Lawmakers from across the political spectrum are airing concerns ahead of an eagerly anticipated announcement from the Biden administration on who is eligible for electric vehicle tax incentives.
Many of those worries come from those who believe the administration could try to stretch some definitions in its interpretation of last year’s landmark Inflation Reduction Act to try to allow more vehicles to get the credit — which is meant to help the United States and its trading partners.
The Treasury Department said it will release new guidance this week on the EV tax credits, which can be worth up to $7,500 per vehicle.
“I’m very much concerned,” Senate Energy and Natural Resources Chair Joe Manchin (D-W.Va.), the climate law’s main architect, told reporters last week.
Manchin has long touted the EV tax credit provisions contained in the Inflation Reduction Act as a way to incentivize companies to make more EVs and their parts in North America. He has been enraged by recent Biden administration actions that he sees as skirting the law.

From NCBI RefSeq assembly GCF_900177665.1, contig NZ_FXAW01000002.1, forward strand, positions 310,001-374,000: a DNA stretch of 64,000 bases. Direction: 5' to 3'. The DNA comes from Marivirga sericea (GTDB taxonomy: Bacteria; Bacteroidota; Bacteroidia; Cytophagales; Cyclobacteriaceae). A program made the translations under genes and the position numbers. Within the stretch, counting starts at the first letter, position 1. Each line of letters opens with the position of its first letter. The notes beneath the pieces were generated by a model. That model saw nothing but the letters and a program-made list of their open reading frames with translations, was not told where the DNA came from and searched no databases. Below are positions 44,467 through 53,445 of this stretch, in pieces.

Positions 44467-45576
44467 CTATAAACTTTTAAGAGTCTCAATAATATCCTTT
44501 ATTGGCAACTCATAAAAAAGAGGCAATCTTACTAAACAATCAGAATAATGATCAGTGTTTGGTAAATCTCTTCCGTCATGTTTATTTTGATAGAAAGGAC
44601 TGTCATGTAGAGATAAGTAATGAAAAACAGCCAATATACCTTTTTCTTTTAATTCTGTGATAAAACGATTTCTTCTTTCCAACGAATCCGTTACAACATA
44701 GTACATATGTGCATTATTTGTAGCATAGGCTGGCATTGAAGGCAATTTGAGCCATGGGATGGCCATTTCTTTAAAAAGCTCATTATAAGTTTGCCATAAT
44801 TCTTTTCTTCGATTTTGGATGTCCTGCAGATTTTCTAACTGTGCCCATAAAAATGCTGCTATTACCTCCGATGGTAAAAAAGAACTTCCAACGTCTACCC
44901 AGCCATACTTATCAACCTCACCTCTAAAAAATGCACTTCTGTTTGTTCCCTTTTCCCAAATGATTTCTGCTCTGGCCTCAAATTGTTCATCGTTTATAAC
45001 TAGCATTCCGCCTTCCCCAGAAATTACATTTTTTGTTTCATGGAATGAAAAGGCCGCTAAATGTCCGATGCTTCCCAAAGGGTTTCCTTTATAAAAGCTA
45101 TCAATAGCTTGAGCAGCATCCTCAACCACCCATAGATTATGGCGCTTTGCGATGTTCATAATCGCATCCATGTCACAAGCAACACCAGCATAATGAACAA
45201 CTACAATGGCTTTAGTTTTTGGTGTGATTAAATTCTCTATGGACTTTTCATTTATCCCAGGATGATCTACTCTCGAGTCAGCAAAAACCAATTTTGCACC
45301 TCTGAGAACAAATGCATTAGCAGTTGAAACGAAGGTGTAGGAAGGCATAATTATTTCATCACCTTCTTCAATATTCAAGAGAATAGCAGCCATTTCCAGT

“We’ve had good conversations. I hope they understand,” he said of administration officials. “We want to make sure that we develop as quickly as possible a supply chain here that we can count on, not the supply chains controlled by China.”
Manchin is part of a growing chorus on Capitol Hill warning Treasury to tread lightly with the new EV guidance. In recent days, even strong Biden allies have raised questions on transparency. Republicans have also aired concerns about trade agreements. And lobbyists are warning that U.S. jobs could be at stake.